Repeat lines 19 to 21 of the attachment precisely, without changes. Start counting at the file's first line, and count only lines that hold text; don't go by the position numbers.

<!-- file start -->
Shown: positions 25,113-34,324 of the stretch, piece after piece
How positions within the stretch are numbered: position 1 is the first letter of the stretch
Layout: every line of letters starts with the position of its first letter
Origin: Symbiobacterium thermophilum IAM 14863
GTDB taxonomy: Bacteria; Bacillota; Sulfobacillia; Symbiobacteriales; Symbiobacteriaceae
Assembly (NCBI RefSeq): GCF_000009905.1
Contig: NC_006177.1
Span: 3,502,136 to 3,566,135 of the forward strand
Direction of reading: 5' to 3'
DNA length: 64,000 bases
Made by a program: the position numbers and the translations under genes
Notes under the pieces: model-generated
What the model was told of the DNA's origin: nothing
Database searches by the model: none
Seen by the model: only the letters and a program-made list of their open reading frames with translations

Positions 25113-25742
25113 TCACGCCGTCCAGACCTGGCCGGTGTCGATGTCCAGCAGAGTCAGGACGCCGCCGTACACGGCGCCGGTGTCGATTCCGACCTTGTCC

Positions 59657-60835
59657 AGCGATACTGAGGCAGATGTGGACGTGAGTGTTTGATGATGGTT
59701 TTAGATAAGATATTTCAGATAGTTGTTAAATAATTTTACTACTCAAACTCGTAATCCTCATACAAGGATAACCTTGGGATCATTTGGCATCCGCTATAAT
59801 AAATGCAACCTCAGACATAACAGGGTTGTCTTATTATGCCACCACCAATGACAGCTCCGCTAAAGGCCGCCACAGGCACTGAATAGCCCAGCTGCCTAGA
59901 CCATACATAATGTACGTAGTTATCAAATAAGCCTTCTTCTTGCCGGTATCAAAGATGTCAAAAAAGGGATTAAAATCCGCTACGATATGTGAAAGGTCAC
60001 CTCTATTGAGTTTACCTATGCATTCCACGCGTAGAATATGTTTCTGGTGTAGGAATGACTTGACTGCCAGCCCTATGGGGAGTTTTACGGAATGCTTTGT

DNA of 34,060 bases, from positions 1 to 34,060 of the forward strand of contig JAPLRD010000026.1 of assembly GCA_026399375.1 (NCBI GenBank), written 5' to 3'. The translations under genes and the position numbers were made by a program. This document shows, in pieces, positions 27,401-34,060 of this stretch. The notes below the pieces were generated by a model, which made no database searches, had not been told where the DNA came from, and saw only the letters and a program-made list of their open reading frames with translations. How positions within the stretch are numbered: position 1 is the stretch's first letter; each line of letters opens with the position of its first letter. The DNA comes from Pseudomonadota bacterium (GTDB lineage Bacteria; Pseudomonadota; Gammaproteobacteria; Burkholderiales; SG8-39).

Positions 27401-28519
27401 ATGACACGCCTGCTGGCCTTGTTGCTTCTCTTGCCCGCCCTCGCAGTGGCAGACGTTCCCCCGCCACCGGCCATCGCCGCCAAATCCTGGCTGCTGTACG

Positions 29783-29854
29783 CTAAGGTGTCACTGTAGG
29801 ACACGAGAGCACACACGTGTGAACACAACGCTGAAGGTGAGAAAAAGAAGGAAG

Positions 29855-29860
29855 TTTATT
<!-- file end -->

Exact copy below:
59657 AGCGATACTGAGGCAGATGTGGACGTGAGTGTTTGATGATGGTT
59701 TTAGATAAGATATTTCAGATAGTTGTTAAATAATTTTACTACTCAAACTCGTAATCCTCATACAAGGATAACCTTGGGATCATTTGGCATCCGCTATAAT
59801 AAATGCAACCTCAGACATAACAGGGTTGTCTTATTATGCCACCACCAATGACAGCTCCGCTAAAGGCCGCCACAGGCACTGAATAGCCCAGCTGCCTAGA